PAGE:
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What I Want

There’s so much I want to do. Not have to or need to, but want to. I want to write. I want to find a literary agent who will help me pursue publishing. I want to finish grad school with a 4.0 overall average (so far so good!). I want a clean house and to work out for 30 minutes a day. I want to play with my daughters and enjoy quality time with my husband. I want to have time to myself while I’m awake and alert. I want to sleep deeply and wake up when my body feels completely rested. I want to feel like I’ve accomplished what I set out to do at the start of the day.

Do I? It depends on the day. It depends whether I have unexpected surprises, like COVID school closures for Maggie’s ABA, or if Hazel is extra clingy. It depends on the night before. Did I sleep? Did I sleep well? It depends on due dates, both fixed for grad school or self-imposed. It depends on whether I can bring myself back and quiet my mind with deep breaths after a wave of frustration, like folding a basket of laundry and before I could put it away, finding it thrown everywhere, like confetti. It depends on me and my responses.

I could simply do nothing more than tending to my children. Lord knows they keep me plenty busy. Perhaps because it’s not the 1950’s or because up until June of last year, I had my own career, I’m not satisfied with just that. Does it make me a bad mom to want something more, something that I can point to as a product of my own skill and intellect, something that I’ve created from my own hands, heart, and mind, something that is simply mine? I want my daughters to see their mother pursue her dreams so they can believe and put in the work to pursue their own one day. I want to model to my children that they can succeed if they work hard, and they can strengthen their relationships within the family and with future friends.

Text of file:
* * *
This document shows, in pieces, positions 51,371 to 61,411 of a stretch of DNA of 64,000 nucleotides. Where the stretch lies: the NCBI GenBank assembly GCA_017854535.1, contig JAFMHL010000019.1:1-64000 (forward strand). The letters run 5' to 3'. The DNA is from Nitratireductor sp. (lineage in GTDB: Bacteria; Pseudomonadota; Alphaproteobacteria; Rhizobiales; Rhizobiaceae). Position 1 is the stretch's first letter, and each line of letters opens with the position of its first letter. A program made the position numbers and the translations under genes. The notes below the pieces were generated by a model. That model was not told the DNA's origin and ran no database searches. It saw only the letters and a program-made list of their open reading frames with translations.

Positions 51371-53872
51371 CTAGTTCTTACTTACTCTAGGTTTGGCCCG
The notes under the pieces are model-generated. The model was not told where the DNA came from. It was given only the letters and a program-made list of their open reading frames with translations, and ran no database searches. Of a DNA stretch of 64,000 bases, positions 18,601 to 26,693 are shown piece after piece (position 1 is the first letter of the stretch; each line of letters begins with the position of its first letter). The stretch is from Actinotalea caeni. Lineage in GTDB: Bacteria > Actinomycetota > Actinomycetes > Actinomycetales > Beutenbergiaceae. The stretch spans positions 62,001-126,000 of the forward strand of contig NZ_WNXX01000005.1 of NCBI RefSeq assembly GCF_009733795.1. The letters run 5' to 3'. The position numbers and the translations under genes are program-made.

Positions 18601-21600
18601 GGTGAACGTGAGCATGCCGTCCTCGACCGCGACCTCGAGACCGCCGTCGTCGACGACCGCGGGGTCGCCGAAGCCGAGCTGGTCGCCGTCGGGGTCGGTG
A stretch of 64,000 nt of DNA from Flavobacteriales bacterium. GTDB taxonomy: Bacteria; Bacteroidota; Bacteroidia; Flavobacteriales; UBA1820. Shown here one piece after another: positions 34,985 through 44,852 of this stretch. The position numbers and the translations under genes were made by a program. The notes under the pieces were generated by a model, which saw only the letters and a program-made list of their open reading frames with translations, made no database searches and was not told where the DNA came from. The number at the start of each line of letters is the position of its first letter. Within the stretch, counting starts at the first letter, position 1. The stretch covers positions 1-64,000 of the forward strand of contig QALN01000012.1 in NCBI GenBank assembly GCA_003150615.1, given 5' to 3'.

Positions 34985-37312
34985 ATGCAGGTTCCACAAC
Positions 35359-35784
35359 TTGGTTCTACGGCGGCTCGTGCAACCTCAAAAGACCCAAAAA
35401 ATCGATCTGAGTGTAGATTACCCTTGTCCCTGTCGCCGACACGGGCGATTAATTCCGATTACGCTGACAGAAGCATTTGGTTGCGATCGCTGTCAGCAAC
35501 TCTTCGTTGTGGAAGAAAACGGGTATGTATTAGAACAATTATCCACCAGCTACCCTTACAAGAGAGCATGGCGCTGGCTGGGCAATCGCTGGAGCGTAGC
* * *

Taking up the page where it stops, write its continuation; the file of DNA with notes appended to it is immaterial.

I find myself contemplating my wants, mentally categorizing them from want to need to momentary whim. I consider the notion of opportunity cost (as in intro to economics). The time spent doing one thing is time you can’t spend doing something else.

My initial conclusion is that there isn’t enough time in 24 hours to get it all done. My follow-up conclusion is that there is, but I need to figure out the how. The how to get what I want is the tricky part. I don’t know the how yet, but I’m trying with one want, one goal at a time.


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